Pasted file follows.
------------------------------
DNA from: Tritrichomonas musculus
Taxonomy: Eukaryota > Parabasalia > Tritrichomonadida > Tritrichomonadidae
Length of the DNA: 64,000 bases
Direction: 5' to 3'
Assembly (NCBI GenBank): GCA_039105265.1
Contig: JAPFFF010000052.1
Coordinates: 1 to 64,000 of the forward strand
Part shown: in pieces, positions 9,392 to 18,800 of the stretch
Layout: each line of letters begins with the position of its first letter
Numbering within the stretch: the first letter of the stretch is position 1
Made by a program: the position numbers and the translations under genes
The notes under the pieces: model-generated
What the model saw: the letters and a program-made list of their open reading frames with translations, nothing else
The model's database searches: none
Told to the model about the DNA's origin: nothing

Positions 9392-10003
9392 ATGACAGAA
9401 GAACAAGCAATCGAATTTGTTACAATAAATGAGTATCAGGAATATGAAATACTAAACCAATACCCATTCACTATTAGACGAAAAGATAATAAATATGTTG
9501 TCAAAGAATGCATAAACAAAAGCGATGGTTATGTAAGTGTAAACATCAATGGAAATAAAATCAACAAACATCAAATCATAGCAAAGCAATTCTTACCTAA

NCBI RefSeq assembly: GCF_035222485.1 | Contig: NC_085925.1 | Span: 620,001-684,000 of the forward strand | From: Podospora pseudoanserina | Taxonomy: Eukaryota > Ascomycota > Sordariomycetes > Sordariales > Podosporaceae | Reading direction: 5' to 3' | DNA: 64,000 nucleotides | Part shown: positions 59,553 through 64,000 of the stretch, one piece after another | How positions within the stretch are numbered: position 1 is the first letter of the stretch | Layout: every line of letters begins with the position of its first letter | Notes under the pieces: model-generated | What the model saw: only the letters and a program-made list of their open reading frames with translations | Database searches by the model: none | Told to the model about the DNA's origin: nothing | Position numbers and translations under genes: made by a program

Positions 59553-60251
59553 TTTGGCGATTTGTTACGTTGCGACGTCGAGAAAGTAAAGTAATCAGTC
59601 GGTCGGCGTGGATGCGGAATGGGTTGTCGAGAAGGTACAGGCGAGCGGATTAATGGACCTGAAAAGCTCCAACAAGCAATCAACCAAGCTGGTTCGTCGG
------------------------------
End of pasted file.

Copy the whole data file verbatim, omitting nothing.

DNA from: Tritrichomonas musculus
Taxonomy: Eukaryota > Parabasalia > Tritrichomonadida > Tritrichomonadidae
Length of the DNA: 64,000 bases
Direction: 5' to 3'
Assembly (NCBI GenBank): GCA_039105265.1
Contig: JAPFFF010000052.1
Coordinates: 1 to 64,000 of the forward strand
Part shown: in pieces, positions 9,392 to 18,800 of the stretch
Layout: each line of letters begins with the position of its first letter
Numbering within the stretch: the first letter of the stretch is position 1
Made by a program: the position numbers and the translations under genes
The notes under the pieces: model-generated
What the model saw: the letters and a program-made list of their open reading frames with translations, nothing else
The model's database searches: none
Told to the model about the DNA's origin: nothing

Positions 9392-10003
9392 ATGACAGAA
9401 GAACAAGCAATCGAATTTGTTACAATAAATGAGTATCAGGAATATGAAATACTAAACCAATACCCATTCACTATTAGACGAAAAGATAATAAATATGTTG
9501 TCAAAGAATGCATAAACAAAAGCGATGGTTATGTAAGTGTAAACATCAATGGAAATAAAATCAACAAACATCAAATCATAGCAAAGCAATTCTTACCTAA

NCBI RefSeq assembly: GCF_035222485.1 | Contig: NC_085925.1 | Span: 620,001-684,000 of the forward strand | From: Podospora pseudoanserina | Taxonomy: Eukaryota > Ascomycota > Sordariomycetes > Sordariales > Podosporaceae | Reading direction: 5' to 3' | DNA: 64,000 nucleotides | Part shown: positions 59,553 through 64,000 of the stretch, one piece after another | How positions within the stretch are numbered: position 1 is the first letter of the stretch | Layout: every line of letters begins with the position of its first letter | Notes under the pieces: model-generated | What the model saw: only the letters and a program-made list of their open reading frames with translations | Database searches by the model: none | Told to the model about the DNA's origin: nothing | Position numbers and translations under genes: made by a program

Positions 59553-60251
59553 TTTGGCGATTTGTTACGTTGCGACGTCGAGAAAGTAAAGTAATCAGTC
59601 GGTCGGCGTGGATGCGGAATGGGTTGTCGAGAAGGTACAGGCGAGCGGATTAATGGACCTGAAAAGCTCCAACAAGCAATCAACCAAGCTGGTTCGTCGG